On the cultural aspects of translation, and the web

Yesterday’s post was obviously a little prescient: today, my favourite blog boingboing.net (an ex of mine used to call it “Lachlan’s babysitter”) posts a link to one of my other favourite haunts, reddit.com. There’s so much here I’m not even sure where to start.

First, the title’s change in transit – is it Chinese whispers, or the end result of a professional writer (Doctorow) v an amateur sub-editing poster (Arafatkazi)? What are your favorite culturally untranslateable phrases? (reddit) becomes Glorious, elaborate, profane insults of the world (boingboing). Please note that these posts are about insults and therefore some are crass. Do not continue reading or follow the links if you are of a weak constitution:

I was born and raised in Bangladesh. I tried to explain the common saying “Gacche kathal gophe tel” to my friends today. But in English, “Oiling your mustache in anticipation of the jackfruit tree bearing fruit” doesn’t have the same snap.

It means “Don’t get ahead of yourself.” Like, an American equivalent might be, “Don’t start counting your vacation days before the job interview.”

Edit: “Don’t count your chickens before they’re hatched.” Obviously. Don’t know why I missed it.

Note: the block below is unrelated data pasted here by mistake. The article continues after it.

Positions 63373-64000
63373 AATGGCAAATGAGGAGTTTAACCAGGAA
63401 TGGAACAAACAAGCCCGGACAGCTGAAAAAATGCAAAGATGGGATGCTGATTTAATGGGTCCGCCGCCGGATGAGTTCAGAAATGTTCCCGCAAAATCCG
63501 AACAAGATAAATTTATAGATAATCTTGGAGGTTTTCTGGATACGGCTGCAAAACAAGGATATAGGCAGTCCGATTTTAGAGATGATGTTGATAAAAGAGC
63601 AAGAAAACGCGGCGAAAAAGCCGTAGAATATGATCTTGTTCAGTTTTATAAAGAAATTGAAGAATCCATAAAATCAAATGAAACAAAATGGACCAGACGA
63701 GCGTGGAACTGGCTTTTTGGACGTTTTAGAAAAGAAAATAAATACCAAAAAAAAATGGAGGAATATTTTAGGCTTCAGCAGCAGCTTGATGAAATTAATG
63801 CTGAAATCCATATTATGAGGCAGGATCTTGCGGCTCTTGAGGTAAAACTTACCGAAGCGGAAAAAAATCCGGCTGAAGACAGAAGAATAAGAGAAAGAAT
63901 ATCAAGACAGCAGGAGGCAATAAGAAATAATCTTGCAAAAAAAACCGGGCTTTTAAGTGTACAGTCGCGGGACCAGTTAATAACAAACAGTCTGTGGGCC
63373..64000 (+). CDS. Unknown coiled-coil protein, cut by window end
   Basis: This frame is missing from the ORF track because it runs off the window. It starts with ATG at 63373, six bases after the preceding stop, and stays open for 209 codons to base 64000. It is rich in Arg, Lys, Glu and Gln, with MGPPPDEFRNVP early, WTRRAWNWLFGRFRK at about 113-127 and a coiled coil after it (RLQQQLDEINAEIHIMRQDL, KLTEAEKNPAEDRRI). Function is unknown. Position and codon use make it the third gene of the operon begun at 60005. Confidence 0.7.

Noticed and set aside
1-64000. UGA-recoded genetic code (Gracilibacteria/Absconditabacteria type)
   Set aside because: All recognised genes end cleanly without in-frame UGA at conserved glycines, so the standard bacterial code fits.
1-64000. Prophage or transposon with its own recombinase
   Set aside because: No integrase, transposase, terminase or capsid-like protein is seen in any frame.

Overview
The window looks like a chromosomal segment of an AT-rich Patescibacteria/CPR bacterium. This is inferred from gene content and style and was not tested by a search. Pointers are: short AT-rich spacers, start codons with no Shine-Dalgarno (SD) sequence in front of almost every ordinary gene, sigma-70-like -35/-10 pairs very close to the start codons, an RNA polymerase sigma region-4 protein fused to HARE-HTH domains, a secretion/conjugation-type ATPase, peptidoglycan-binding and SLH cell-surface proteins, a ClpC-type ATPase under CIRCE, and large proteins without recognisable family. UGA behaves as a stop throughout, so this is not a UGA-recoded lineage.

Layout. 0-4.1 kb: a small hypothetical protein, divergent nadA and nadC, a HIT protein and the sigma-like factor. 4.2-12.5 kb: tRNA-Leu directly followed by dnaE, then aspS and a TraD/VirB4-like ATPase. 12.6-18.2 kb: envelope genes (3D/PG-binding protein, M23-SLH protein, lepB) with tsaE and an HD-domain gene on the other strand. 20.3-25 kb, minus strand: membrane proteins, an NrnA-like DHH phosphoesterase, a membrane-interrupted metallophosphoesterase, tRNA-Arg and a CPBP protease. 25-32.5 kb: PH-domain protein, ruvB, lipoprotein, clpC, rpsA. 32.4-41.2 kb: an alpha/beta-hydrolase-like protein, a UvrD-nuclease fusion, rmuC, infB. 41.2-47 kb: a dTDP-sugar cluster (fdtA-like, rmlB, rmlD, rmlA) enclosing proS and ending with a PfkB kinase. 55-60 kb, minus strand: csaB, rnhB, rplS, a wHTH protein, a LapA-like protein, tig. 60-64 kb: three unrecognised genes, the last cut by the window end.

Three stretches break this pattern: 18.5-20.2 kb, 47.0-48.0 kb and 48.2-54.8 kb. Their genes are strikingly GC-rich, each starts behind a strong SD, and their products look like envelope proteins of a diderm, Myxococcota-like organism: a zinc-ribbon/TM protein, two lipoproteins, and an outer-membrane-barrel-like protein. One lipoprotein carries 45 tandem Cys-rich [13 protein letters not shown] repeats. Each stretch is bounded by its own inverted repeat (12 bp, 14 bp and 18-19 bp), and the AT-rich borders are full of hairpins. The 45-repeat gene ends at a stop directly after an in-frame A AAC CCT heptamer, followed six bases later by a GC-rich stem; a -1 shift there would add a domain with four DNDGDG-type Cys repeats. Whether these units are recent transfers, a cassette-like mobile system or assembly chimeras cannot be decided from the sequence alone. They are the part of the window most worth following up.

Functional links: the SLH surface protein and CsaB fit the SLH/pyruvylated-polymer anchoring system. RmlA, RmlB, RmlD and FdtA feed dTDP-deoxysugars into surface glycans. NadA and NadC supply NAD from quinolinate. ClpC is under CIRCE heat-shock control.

What follows is the primary awesome power of distributed knowledge condensation on the cold mirror of irreverence. Languages that rate a mention include Chinese, Afrikaans, (various variations of) Spanish, Dutch, Finnish, German, Hindi, Turkish, Romanian, Serbian, Polish, Portuguese, Norwegian, Texas (face it, they have a different culture down there),  French and Quebecois, Japanese, Irish Gaelic, Korean and more – it can never be exhaustive, but it’s a pretty damn impressive list.

Reminds me of a discussion a few years ago on boingboing titled What do you call the shop on the corner? that, due to the nature of boingboing, is much more laden with information than Wikipedia’s Regional names for Convenience Store which betrays a very American centricity to Wikipedia content in it’s very title – the link above is a sub heading on the Convenience Store page, boingboing has more cultural sensitivity in referring to “the shop on the corner”.

When I was thinking about this post this morning, I drew together a couple of threads I’d noticed recently and thought I would share. It came about as I was thinking of boingboing and reddit. I’ve been reading boingboing for a decade, and can’t imagine an web without it. Reddit on the other hand, is somewhere I like to hang out, post and read, but I don’t expect it to last like boingboing will. I used to read Digg, but then it got nastier, sexist and boring and has recently gone through a napster-like internet death (you can read about the fall here) – it still exists, but no one uses it. I expect at some point, reddit will also jump the shark, tip over the edge, become more noise than signal. And I’m not that phased to be honest – there is little romantic attachment to essentially generic web sites and whether they survive. There is a reason why I would be sad if boingboing stopped, and an article about the site I read this week pretty much sums up why: